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Opposition grows against PSEG substation

COURTESY PHOTO | Town officials have been hearing from the public on the issue of a proposed substation located on town property.

COURTESY PHOTO | Town officials have been hearing from the public on the issue of a proposed substation located on town property.

With the town-sponsored field trip via bus to a Jamesport substation set for  Thursday, July 17, opposition to a controversial PSEG project for the Island continued to solidify.

A new front in the battle to stop PSEG from building an electrical substation on an acre of town-owned property next to the Shelter Island Historical Society on South Ferry Road has emerged: the possibility of an accidental fire that could result in oil and other materials finding their way into the aquifer.

The New Jersey-based power company, which replaced LIPA at the beginning of this year, has made a strong case that a substation would be safe for the environment and human health, be properly screened from passersby and nearby residences and would create little or no noise.

But it might be a hard sell. PSEG has said that if they fail to get approval to build a substation, they will reluctantly begin the process of tunneling under the bay from the North Fork to ensure reliable power to the Island. Last year LIPA made a disastrous attempt to run another power line under the bay from Crescent Beach to Southold. That project was canceled and the LIPA contractor fired after multiple foul ups and missed deadlines. The matter is now the subject of a lawsuit.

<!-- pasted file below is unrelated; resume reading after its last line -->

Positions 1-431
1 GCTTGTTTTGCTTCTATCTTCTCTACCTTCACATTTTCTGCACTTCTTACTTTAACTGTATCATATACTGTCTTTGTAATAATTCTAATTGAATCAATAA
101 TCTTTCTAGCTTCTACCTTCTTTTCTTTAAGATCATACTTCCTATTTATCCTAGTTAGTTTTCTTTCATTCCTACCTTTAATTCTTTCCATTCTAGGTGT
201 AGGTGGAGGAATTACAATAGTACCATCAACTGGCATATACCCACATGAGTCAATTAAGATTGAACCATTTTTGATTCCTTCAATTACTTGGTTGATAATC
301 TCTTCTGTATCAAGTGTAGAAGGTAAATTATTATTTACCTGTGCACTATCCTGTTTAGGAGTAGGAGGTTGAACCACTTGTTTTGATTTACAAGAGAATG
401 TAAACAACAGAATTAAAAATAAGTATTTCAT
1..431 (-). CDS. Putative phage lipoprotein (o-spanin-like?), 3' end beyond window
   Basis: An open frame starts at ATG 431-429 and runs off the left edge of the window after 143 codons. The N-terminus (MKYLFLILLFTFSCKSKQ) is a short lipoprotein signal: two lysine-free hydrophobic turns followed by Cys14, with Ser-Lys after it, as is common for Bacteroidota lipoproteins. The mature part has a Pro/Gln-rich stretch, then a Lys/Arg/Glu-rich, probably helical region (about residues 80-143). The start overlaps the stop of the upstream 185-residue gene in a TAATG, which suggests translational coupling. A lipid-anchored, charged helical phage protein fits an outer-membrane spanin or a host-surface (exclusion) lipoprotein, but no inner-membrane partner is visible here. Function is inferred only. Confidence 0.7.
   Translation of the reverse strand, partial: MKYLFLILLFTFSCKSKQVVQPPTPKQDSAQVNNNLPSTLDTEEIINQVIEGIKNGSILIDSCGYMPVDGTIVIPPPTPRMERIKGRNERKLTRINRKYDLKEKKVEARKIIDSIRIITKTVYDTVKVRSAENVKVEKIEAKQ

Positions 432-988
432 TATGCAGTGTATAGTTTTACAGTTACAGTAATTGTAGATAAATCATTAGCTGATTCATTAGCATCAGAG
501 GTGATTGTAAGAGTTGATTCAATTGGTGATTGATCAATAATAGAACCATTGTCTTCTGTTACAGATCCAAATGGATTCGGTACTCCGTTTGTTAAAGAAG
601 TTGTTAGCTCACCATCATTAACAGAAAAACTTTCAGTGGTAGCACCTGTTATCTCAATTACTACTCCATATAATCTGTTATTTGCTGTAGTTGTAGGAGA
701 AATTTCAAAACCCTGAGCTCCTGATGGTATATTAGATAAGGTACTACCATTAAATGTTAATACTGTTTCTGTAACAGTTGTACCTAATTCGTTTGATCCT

PSEG has had experience with dangerous fires at substations that transform electric power, one as recent as January. A multiple alarm fire blazed up at PSEG substation — different in some respects from the proposed Island facility — in Branchburg, New Jersey  on January 8 that burned for three and a half hours, with firefighters still putting out hot spots six hours after the initial eruption. People at the scene described a large and smoky fire. Several people reported loud explosions before the initial blaze and after the fire started.

There were no reported injuries.

According to T&D World magazine, a trade publication for engineers and operating professionals in the electric power industry, up to four percent “of all transformers can be expected to cause a fire during a 40-year service life. While the probability of a transformer fire is relatively low, it is not a negligible risk …”

Councilman Ed Brown is already on the record opposing a substation, and two other Town Board members on the five-member body, in off the record communications, have indicated they’re leaning strongly against empowering PSEG to break ground at the site sometime in the future.

The bus trip to the Jamesport substation provided by the town will leave from Town Hall at 9  a.m. Thursday, July 17. To reserve a seat, call Judy Meringer at 749-0291.